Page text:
Ms. Zheng is the Chairperson, Chief Executive Officer and Director. She has been in charge of operations since 2003 and is primarily responsible for strategic development and overall management of GCBC. In her previous roles, she served as a Director at Golden Meditech where she played a crucial role in the initial public offering of Golden Meditech on the Hong Kong Stock Exchange in December 2001. During her tenure as CEO of GCBC, she played an important role in the acquisition of Nuoya (“Guangdong Province Cord Blood Bank”) and investments in Cordlife (“Life Corporation Limited and Cordlife Group Limited”). She received an EMBA degree from the Renmin University of China.

Mr. Chen Bing Chuen, Albert

Chief Financial Officer and Director

Mr. Chen serves as the Chief Financial Officer and Director. He is in charge of GCBC’s accounting and budget planning. He is also involved in GCBC’s corporate structuring and development, including mergers and acquisitions, and investment in foreign healthcare companies. Most notably he played a crucial role in the acquisition of Nuoya and investments in Cordlife. In his previous tenure, he served as the corporate finance Vice President of Golden Meditech since March 2005. Before Meditech, Mr. Chen worked in several financial institutions and is a CFA charter holder and received his bachelor’s degree in commerce from Queen’s University, Canada, School of Business in 1999 with a major in finance and accounting.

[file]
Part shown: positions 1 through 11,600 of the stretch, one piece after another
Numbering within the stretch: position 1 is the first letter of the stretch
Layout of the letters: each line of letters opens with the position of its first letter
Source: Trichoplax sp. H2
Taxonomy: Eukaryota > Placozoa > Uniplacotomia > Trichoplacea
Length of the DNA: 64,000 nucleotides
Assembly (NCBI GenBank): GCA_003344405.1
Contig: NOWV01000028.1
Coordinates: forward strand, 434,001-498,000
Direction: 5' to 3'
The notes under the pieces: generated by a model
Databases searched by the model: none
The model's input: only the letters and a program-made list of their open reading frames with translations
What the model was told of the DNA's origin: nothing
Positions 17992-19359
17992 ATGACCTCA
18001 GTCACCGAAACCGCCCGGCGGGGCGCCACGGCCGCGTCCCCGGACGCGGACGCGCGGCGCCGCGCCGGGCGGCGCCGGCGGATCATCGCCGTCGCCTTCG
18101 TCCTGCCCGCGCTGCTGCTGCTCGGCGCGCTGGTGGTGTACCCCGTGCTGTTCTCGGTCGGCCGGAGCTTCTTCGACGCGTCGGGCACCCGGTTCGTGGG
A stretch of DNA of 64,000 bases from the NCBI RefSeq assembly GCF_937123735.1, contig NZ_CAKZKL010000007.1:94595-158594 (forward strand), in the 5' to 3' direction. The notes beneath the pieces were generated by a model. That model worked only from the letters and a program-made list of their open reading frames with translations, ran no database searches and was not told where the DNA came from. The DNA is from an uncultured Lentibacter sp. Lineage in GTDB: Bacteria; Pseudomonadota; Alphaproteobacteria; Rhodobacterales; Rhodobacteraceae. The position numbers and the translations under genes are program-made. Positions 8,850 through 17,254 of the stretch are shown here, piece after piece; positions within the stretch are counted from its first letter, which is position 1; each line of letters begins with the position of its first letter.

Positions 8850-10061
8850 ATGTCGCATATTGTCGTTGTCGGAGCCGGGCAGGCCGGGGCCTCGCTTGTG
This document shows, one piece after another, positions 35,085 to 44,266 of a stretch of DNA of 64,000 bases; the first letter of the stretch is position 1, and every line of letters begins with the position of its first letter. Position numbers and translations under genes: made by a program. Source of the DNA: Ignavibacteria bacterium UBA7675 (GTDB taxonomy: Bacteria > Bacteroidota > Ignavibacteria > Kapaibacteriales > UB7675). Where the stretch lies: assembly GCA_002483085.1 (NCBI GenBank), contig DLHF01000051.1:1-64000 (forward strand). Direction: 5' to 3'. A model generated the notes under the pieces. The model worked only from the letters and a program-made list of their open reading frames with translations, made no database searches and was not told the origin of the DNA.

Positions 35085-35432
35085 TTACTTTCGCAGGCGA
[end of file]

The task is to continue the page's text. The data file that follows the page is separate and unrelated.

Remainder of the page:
Ms. Arashiyama, Rui

Chief Executive Officer of Guangdong and Zhejiang Divisions

Ms. Arashiyama is the Chief Executive Officer in the Guangdong and Zhejiang divisions. She oversees the daily operation and management of Nuoya and Lukou and is responsible for the marketing strategy for the Guangdong and Zhejiang markets. She joined Nuoya in March 2009 and has over 10 years of sales and marketing experience. From 1999 to 2009, she worked for Jatco Company Limited and was responsible for new market development, execution and cost management. She was also with Nissan Motor Company Limited with main responsibilities of overseas market development in the APAC region. She graduated from Beijing International Studies University in 1981 with a bachelor’s degree in Japanese culture. In 1988, she completed a postgraduate mass media program at Japan Sophia University.

Ms. Xu, Xin

Chief Technology Officer Ms. Xu serves as the Chief Technology Officer. She is in charge of the daily operations and logistic control of the cord blood bank laboratories, and oversees the laboratories’ procedures about the processing, separation and preservation of cord blood stems cells to ensure that storage facilities comply with national standards. Before joining in November 2004, Ms. Xu gained over 20 years of experience in Cryobiology research and had lectured in Cryobiology at Beijing Medical University.

2. Qualitative Analysis

To truly understand a business, one must require extensive knowledge of how the company generates revenues and the primary factors that drive its future growth and profitability. Here in this section, our team of analysts will break down complex scientific, financial and economic concepts for your convenience. Continue reading!

The Science: Simplified

GCBC’s primary business segment is to store and preserve cord blood from childbirth to capture the opportunities made available by evolving stem cell treatments.